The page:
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Autism Inclusion: Why It’s Important for Sustainability

The paragraph beneath delineates a typical day in the real life of someone with autism, myself. However, my autism isn’t just autism now. As a result of no autism inclusion, I’m burned out.

The thick, maroon curtains hang closed, blocking out the dawn. I reach for my blue-tinted, light-blocking glasses. Then, I take out my nighttime earplugs, do the Shrek and wiggle the wax from my ears with my little finger, and put in daytime earplugs. Sometimes, I do think about building up the wax into a candle. Indeed, the soft light would relax my mind. Furthermore, I don my earmuffs. It’s still not enough to block all the noise. However, it mutes the impact. After that, I slip out of bed, get dressed, and gingerly open the door, scoping the hallway for people. It’s safe, kind of. A person could leap from their room at any point in time and demand from me a cordial ‘good morning’.

Sigh. My flatmates left all the lights on again. Typical neurotypicals. No worries. Now, I have my new glasses. This situation is not what I would consider autism inclusion. However, next to being homeless, I have to put up with it, even if it means others exacerbate my autistic burnout. Apparently, being physically demonstrative to get the message across on what hypersensitivity to sensory stimulation still isn’t socially or legally acceptable. Good thing it’s only me awake. I’m not ready for that awkward moment where I must make small talk lest I’m branded anti-social.

Autistic On The Edge

That is the beginning of every day, for me, an “Autistic on the edge”, dealing with burnout. Why am I dealing with burnout? There is no real autism inclusion. Neurotypicals built the world for neurotypicals. In fact, I’m burned out because there is too much sensory information to process, I have no support, there is minimal autism inclusion (at a prestigious Western Australian university and university accommodation), and I just can’t fake being neurotypical any longer.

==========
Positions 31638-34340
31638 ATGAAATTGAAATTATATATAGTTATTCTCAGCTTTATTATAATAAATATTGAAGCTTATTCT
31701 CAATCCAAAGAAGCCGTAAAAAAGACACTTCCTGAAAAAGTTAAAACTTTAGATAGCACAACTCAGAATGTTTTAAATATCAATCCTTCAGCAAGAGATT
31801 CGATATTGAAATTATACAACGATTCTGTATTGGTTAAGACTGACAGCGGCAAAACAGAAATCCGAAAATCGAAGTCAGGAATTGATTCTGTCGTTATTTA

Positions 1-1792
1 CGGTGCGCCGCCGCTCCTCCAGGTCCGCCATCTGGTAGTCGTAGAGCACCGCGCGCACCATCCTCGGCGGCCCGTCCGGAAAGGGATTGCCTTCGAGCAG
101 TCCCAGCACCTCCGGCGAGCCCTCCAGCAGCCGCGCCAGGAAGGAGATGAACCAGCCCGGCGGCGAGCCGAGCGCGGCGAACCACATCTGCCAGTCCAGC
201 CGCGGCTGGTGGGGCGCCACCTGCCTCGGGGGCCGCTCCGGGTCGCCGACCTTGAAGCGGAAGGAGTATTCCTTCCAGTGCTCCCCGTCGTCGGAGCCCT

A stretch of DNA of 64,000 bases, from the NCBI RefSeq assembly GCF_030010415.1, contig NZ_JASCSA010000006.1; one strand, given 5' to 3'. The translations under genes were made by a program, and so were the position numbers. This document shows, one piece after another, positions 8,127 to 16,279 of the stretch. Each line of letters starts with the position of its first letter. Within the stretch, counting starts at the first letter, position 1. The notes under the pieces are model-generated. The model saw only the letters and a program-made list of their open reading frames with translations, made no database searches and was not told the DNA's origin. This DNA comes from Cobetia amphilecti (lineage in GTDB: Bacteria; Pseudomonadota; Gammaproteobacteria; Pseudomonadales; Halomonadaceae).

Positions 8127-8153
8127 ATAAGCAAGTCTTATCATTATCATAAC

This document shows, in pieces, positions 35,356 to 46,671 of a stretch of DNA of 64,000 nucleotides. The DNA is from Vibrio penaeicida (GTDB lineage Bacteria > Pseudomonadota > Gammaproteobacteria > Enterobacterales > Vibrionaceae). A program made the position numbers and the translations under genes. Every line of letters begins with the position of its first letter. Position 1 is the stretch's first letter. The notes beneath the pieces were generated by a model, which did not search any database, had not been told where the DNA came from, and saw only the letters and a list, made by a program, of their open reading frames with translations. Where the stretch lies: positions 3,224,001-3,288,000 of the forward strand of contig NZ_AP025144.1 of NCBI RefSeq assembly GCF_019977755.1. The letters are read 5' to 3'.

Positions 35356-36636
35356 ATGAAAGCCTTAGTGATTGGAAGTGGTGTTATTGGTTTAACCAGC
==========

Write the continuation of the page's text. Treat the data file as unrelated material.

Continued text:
Autism inclusion is a necessitiy for all of humanity.

The brain of someone’with autism develops differently to a neurotypical, affecting how they process the world.

Source: Adobe Express.

What is Autism?

Now, I’ve just spent 10 minutes ‘stimming with purpose’, crocheting another level on a granny square. This is just to get through another 2 paragraphs of this article. Autistic burnout is very serious and autism inclusion is vital to preventing this. Once upon a time, a few short months ago, in a galaxy not so far away, I used to be able to sit down and type out a lifestyle article in 6 hours flat, with no interruptions.

Ah, but what is autism, you ask? Autism is a neurodevelopmental disorder. In other words, our brains are formed differently. Not only that, our neurons have less connectivity between the hemispheres and we have less white matter in the brain. And, yes, it matters. Hence, the phrase neurodivergence.

Its current official name is Autism Spectrum Disorder or ASD because each one of us is unique and we present differently. However, there are some things we all have in common such as social difficulties, special interests, and repetitive behaviours (otherwise known as stimming, which is short for self-stimulating). Where is that granny square?

What Is Autistic Burnout?